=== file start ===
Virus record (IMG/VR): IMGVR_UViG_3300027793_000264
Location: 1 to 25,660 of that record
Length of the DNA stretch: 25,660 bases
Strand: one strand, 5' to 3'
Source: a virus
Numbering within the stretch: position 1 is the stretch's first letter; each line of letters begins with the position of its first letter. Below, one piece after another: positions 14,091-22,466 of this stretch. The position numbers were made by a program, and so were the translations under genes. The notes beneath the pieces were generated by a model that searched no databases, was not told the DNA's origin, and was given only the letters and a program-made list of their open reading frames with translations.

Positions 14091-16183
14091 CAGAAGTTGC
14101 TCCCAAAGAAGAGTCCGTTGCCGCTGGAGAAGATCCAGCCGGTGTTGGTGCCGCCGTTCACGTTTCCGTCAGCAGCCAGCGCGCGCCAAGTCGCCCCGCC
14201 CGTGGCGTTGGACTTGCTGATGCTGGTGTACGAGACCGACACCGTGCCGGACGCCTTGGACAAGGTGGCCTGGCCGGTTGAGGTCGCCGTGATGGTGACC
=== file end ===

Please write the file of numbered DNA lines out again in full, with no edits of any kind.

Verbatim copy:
Virus record (IMG/VR): IMGVR_UViG_3300027793_000264
Location: 1 to 25,660 of that record
Length of the DNA stretch: 25,660 bases
Strand: one strand, 5' to 3'
Source: a virus
Numbering within the stretch: position 1 is the stretch's first letter; each line of letters begins with the position of its first letter. Below, one piece after another: positions 14,091-22,466 of this stretch. The position numbers were made by a program, and so were the translations under genes. The notes beneath the pieces were generated by a model that searched no databases, was not told the DNA's origin, and was given only the letters and a program-made list of their open reading frames with translations.

Positions 14091-16183
14091 CAGAAGTTGC
14101 TCCCAAAGAAGAGTCCGTTGCCGCTGGAGAAGATCCAGCCGGTGTTGGTGCCGCCGTTCACGTTTCCGTCAGCAGCCAGCGCGCGCCAAGTCGCCCCGCC
14201 CGTGGCGTTGGACTTGCTGATGCTGGTGTACGAGACCGACACCGTGCCGGACGCCTTGGACAAGGTGGCCTGGCCGGTTGAGGTCGCCGTGATGGTGACC